java             4680     -1 /home/tomcat/conf/Standalone/localhost
java             4680     -1 /home/tomcat/conf/Standalone/localhost
java             4680     -1 /home/tomcat/conf/Standalone/localhost

Catching a process hunt around its library path is normal, like we see here for smtp. But I wonder if that java app was supposed to be finding that file...


opensnoop options are summarized by the USAGE message (there's also a man page and examples file):

# ./opensnoop -h
USAGE: opensnoop [-htx] [-d secs] [-p PID] [-n name] [filename]
                 -d seconds      # trace duration, and use buffers
                 -n name         # process name to match on I/O issue
                 -p PID          # PID to match on I/O issue
                 -t              # include time (seconds)
                 -x              # only show failed opens
                 -h              # this usage message
                 filename        # match filename (partials, REs, ok)
       opensnoop                 # watch open()s live (unbuffered)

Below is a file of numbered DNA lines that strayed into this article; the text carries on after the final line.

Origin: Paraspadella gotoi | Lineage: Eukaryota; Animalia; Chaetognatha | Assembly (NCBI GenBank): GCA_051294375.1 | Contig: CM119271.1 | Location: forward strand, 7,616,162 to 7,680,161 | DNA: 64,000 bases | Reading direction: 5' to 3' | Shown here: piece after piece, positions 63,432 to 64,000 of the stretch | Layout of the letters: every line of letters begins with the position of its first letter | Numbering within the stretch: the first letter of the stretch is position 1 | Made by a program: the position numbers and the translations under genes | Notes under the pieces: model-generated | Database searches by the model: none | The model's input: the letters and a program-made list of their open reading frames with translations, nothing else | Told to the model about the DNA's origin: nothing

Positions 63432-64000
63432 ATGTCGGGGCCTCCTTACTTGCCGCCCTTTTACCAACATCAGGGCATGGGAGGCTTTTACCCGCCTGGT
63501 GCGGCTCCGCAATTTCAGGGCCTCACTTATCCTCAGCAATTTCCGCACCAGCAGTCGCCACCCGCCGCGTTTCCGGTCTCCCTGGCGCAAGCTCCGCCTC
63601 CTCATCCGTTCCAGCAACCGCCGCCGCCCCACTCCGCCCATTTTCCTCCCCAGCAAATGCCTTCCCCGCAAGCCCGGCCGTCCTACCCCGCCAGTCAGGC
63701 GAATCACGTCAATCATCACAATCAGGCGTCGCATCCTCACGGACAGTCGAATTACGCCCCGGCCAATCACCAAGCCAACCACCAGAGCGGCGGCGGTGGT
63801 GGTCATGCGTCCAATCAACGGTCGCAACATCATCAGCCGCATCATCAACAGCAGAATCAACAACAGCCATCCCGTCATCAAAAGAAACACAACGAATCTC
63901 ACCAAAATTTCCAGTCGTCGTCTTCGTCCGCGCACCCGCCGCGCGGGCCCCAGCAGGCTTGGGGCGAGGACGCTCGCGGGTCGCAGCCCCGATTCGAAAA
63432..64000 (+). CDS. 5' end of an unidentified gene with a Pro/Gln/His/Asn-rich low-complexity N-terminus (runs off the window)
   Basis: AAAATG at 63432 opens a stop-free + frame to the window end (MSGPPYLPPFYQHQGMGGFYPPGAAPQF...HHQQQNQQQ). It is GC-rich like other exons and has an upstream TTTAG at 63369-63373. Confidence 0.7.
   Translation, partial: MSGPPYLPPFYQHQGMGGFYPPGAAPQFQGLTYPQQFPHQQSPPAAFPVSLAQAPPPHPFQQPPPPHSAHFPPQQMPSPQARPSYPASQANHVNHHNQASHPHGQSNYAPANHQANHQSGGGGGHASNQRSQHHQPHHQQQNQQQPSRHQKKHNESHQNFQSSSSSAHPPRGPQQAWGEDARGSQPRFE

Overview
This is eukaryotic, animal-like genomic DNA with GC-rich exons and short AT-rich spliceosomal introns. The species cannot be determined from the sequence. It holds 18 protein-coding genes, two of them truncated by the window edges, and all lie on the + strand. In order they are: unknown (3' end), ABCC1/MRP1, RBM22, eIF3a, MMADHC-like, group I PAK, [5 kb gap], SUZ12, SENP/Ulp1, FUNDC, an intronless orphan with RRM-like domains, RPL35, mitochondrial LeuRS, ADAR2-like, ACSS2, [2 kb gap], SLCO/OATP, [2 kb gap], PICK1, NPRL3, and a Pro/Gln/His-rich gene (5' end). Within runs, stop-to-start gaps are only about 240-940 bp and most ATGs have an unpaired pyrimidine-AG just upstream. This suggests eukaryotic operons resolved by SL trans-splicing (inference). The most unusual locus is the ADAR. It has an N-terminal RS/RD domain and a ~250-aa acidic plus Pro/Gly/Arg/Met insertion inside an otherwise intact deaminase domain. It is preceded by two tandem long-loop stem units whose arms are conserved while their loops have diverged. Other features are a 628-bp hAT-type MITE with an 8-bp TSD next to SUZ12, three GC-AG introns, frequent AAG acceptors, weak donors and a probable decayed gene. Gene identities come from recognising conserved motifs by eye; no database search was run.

opensnoop -d 1            # trace 1 sec (buffered)
       opensnoop -p 181          # trace I/O issued by PID 181 only
       opensnoop conf            # trace filenames containing "conf"
       opensnoop 'log$'          # filenames ending in "log"

The -p option employs an in-kernel filter for efficiency.

opensnoop traces events as they happen, which for very frequent open()s can begin to cost measurable overhead. The "-d" mode buffers and prints the buffer at the end, reducing overheads if needed.

What, Why, and How

This is another ftrace-based hack for my perf-tools collection.

There are some great ways to implement opensnoop on Linux using tracers such as perf_events (the "perf" command) with kernel debuginfo, or using SystemTap or ktap. But my aim is to use this now on a fleet of AWS EC2 cloud instances running Linux 3.2, and without kernel debuginfo (which is impractical to install everywhere in this dynamic environment, since it can be 100s of Mbytes).

The without-debuginfo requirement makes this especially tricky. One problem was that I didn't think ftrace (or perf_events) were able to dereference strings, having only seen examples with hex addresses. It turns out they do have this capability, and in fact, opensnoop can be a few one-liners: